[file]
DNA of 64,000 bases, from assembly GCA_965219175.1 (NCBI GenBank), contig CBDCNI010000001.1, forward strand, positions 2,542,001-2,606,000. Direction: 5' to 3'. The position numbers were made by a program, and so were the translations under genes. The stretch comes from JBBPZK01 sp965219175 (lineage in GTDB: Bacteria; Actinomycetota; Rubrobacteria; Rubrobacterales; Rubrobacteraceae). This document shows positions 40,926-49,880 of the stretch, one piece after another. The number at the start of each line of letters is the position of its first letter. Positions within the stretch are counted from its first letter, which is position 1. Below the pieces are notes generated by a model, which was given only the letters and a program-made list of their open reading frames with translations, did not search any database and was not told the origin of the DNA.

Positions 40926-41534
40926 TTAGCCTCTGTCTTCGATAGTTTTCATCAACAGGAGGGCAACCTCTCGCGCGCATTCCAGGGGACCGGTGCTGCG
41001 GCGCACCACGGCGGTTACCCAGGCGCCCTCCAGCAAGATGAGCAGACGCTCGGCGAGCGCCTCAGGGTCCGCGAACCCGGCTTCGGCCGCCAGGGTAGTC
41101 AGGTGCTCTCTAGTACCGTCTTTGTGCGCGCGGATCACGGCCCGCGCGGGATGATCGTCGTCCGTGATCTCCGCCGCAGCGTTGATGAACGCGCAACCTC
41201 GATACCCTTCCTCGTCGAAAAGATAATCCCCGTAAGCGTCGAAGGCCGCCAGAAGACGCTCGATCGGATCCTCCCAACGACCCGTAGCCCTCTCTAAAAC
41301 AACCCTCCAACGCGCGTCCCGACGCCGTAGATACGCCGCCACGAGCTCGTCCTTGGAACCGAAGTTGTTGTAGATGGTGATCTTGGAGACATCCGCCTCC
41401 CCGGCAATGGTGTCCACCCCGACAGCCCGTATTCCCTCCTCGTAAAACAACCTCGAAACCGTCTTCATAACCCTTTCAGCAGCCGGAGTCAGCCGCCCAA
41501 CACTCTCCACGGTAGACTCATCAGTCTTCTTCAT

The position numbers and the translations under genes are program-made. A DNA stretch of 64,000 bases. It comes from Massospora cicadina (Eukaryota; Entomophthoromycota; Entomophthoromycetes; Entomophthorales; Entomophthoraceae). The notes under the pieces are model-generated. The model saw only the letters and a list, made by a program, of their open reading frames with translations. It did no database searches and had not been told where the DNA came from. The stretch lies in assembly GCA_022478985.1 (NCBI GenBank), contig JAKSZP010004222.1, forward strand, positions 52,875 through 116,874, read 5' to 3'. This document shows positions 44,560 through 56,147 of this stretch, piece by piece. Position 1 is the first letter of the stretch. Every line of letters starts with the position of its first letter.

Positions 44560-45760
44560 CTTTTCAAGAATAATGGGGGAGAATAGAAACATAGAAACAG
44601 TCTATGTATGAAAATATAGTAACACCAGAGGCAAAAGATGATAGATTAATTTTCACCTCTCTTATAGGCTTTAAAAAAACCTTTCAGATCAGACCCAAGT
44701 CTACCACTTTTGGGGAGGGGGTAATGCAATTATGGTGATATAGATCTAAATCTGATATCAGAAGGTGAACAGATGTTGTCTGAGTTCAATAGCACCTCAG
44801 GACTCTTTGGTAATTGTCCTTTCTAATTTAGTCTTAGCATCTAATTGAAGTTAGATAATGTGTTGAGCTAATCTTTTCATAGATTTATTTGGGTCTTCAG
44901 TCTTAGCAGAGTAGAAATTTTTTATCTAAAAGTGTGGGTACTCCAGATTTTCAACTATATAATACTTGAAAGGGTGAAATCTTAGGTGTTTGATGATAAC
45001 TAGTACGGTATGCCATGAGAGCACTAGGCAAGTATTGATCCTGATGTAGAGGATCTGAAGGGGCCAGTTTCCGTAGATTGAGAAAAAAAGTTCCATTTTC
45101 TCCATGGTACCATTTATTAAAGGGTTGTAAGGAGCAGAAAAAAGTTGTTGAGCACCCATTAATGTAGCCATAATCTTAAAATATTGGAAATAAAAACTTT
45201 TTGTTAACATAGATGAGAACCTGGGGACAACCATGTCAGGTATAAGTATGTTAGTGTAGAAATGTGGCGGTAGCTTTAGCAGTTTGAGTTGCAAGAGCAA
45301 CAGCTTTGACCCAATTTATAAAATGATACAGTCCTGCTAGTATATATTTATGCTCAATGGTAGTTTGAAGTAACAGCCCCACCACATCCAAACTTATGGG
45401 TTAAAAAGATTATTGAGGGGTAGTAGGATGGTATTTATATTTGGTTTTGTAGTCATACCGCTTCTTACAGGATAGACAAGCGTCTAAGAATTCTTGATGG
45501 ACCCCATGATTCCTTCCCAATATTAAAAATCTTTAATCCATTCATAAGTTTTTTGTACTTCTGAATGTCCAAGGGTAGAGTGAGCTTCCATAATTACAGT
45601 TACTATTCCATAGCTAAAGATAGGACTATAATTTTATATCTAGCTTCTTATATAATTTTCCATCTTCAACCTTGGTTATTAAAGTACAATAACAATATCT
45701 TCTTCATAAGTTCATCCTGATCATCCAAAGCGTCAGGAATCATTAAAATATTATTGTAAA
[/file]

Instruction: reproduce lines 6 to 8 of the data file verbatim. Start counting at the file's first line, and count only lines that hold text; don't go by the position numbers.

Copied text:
41201 GATACCCTTCCTCGTCGAAAAGATAATCCCCGTAAGCGTCGAAGGCCGCCAGAAGACGCTCGATCGGATCCTCCCAACGACCCGTAGCCCTCTCTAAAAC
41301 AACCCTCCAACGCGCGTCCCGACGCCGTAGATACGCCGCCACGAGCTCGTCCTTGGAACCGAAGTTGTTGTAGATGGTGATCTTGGAGACATCCGCCTCC
41401 CCGGCAATGGTGTCCACCCCGACAGCCCGTATTCCCTCCTCGTAAAACAACCTCGAAACCGTCTTCATAACCCTTTCAGCAGCCGGAGTCAGCCGCCCAA